Abandoned Lands and the Plantation Lease System
The Second Confiscation Act, passed by Congress on July 17, 1862, authorized the confiscation of the property of persons in rebellion against the United States. This act allowed the freeing of slaves as contraband of war, and permitted the seizure of all real property. It was the Second Confiscation Act that allowed the plantation lease experiment to be implemented in Phillips County and other places in the Mississippi Valley.
During his spring 1863 campaign through the Mississippi Valley to recruit black men for the Union army, Adjutant General Lorenzo Thomas decreed that abandoned plantations were subject to lease. The system was designed to lease land directly to Freedmen. No rent was to be charged, only a tax levied per bale of cotton and bushel of corn harvested. In addition, a fixed wage system was defined for laborers. The lease system fell under the control of the Treasury Department.
Some 8,000 acres in Phillips County were confiscated by Union authorities. Most of that land, about 6,000 acres, belonged to the Pillow Plantation. Smaller though substantial acreage belonging to William Sales, Robert Casteel, Thomas William White, I.M. Lamb, and Thomas Maney was also confiscated and leased.
The lease system in Phillips County seems to have been successful. Under the general supervision of Captain A.L. Thayer, over thirty Freedmen leased land and planted cotton. On the average, the Freedmen made $500 profit on each ten acres of land. The success of the lease system drew praise from the government, and some of those employed earned enough money to buy their own land. One observer noted that the farms that were leased by Freedmen did better than those leased by whites. His conclusion was that the former slaves worked better for people of their own race. Perhaps it was simply that the working arrangement was different enough from slavery that Freedmen felt that they were now part of the system rather than being subject to it.
James E. Yeatman, president of the Western Sanitation Commission, toured the Mississippi Valley in the fall of 1863. Yeatman not only visited hospital facilities, he also visited leased plantations and the “home farms,” which were the refuge of the old, young and the infirm. Yeatman and William P. Mellen of the Treasury Department established rules and regulations for the operation of leased plantations. The system was not perfect, but it did set wages and limit the size and number of plantations that a singe individual could lease. Mellen reported to Secretary of the Treasury Salmon Chase in February 1864, that he felt that without adequate military protection the whole enterprise was doomed.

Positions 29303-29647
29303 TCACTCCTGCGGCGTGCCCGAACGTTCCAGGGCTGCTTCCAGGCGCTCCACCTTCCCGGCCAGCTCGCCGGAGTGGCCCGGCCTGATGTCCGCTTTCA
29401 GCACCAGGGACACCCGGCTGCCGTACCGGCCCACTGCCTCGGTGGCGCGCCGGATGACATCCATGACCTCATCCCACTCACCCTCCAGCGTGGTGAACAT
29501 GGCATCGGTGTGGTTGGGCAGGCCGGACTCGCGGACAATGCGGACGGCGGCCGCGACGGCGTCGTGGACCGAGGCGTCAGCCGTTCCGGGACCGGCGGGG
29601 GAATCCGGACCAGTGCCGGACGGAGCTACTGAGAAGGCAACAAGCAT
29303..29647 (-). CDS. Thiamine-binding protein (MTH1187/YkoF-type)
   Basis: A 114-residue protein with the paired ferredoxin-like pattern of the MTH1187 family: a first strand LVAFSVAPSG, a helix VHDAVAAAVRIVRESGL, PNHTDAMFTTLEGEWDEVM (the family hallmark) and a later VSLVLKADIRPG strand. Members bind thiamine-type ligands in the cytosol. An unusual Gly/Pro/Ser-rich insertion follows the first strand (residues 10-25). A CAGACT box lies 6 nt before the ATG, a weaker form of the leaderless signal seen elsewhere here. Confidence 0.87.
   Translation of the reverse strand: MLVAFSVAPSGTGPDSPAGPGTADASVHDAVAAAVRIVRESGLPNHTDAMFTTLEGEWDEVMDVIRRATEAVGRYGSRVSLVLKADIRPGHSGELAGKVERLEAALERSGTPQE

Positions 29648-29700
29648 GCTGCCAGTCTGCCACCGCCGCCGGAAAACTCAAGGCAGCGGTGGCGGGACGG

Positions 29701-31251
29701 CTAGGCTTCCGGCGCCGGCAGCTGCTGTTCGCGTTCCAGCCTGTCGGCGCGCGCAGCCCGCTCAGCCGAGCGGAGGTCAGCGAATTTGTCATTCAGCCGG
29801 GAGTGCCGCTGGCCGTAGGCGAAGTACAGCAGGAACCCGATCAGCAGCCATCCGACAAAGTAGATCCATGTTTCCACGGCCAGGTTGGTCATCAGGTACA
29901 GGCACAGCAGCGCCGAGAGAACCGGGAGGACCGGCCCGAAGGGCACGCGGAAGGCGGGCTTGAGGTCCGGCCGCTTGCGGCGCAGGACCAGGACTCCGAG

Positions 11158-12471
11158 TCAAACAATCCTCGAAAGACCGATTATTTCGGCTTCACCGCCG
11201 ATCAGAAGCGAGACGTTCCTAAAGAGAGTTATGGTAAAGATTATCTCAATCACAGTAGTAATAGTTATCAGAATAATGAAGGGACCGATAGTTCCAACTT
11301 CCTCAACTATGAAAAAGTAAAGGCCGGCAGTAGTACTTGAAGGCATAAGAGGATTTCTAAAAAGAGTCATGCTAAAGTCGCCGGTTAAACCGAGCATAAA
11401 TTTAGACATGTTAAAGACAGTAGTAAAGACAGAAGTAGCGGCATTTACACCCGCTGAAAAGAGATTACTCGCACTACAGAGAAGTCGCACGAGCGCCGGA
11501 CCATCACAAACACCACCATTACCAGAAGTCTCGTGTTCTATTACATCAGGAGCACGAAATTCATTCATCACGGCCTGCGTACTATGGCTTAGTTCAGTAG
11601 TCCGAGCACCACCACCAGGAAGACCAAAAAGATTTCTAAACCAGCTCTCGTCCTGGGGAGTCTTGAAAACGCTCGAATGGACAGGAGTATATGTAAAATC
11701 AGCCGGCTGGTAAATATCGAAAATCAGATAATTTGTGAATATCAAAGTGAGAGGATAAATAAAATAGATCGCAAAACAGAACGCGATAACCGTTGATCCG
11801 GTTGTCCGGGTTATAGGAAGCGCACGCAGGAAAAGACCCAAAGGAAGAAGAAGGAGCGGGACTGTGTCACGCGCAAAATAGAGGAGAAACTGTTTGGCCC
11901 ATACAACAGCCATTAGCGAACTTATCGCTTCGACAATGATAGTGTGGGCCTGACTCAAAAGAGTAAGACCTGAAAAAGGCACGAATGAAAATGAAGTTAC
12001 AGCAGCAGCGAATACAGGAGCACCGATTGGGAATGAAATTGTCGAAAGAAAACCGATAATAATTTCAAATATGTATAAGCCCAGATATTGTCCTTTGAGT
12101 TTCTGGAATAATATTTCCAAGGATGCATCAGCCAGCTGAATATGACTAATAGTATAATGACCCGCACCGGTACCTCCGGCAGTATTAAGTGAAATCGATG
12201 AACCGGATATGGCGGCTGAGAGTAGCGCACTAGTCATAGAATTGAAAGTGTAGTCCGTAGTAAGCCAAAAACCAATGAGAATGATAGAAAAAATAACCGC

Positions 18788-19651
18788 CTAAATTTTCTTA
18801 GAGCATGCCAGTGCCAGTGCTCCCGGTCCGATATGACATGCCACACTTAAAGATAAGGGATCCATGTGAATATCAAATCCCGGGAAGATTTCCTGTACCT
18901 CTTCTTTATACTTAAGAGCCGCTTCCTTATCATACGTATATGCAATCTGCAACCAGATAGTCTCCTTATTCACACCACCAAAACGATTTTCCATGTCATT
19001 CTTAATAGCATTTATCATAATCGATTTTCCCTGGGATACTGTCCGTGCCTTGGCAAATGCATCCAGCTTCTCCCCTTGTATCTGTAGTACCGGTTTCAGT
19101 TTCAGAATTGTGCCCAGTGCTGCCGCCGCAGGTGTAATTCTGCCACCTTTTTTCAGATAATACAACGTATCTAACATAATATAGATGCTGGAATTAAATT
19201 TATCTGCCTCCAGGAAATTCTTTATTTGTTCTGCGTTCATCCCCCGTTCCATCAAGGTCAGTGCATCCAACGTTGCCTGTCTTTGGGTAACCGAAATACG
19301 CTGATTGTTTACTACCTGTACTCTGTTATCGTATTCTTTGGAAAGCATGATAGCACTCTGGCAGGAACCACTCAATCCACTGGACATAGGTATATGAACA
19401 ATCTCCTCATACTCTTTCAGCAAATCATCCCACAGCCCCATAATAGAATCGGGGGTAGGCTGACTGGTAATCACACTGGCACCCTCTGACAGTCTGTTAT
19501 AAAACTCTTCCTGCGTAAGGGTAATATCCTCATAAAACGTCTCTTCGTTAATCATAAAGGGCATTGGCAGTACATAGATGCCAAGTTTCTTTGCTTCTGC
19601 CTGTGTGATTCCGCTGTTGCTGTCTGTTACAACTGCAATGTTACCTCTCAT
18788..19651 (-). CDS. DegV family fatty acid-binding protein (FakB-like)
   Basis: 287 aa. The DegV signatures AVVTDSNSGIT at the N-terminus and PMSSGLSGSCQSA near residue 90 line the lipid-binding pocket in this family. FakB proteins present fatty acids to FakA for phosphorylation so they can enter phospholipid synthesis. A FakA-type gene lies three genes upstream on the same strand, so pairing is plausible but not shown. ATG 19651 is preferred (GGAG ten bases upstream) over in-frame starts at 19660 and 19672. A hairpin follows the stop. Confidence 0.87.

In April 1864, possibly as a result of Mellen’s report, General Napoleon B. Buford, commander of the District of Eastern Arkansas, ordered the construction of two fortifications with blockhouses to be built on the leased plantations. One, sometimes called the Freedmen’s Fort, was built three miles south of town on the Pillow Plantation. The other, called Fort Pinney, was about eleven miles south of town.
General Buford’s works failed to protect Freedmen on the plantations. After the Battle of Big Creek on July 27, 1864, Confederate cavalry under the command of Colonel Archibald Dobbins raided the plantations. The Confederates burned buildings and crops, took livestock and rounded up Freedmen and took them to Confederate-held territory where they were re-enslaved. The Confederate raid damaged the lease system but did not destroy it. Following Dobbins’ raid Special Orders No. 200  dated August 2, 1864, established a board of officers to “report all the facts in this case” and make a report to General Buford. The order also called for those leasing plantations to create a committee to assess their losses and give a report under oath to the military board.
The Confederate raids struck a significant blow to the plantations; people were terrified. In spite of Confederate attempts to disrupt and destroy it, the lease system as established in 1863 continued until March 1865, when The Bureau of Refugees, Freedmen and Abandoned Lands, better known as the Freedmen’s Bureau, assumed responsibility for the system.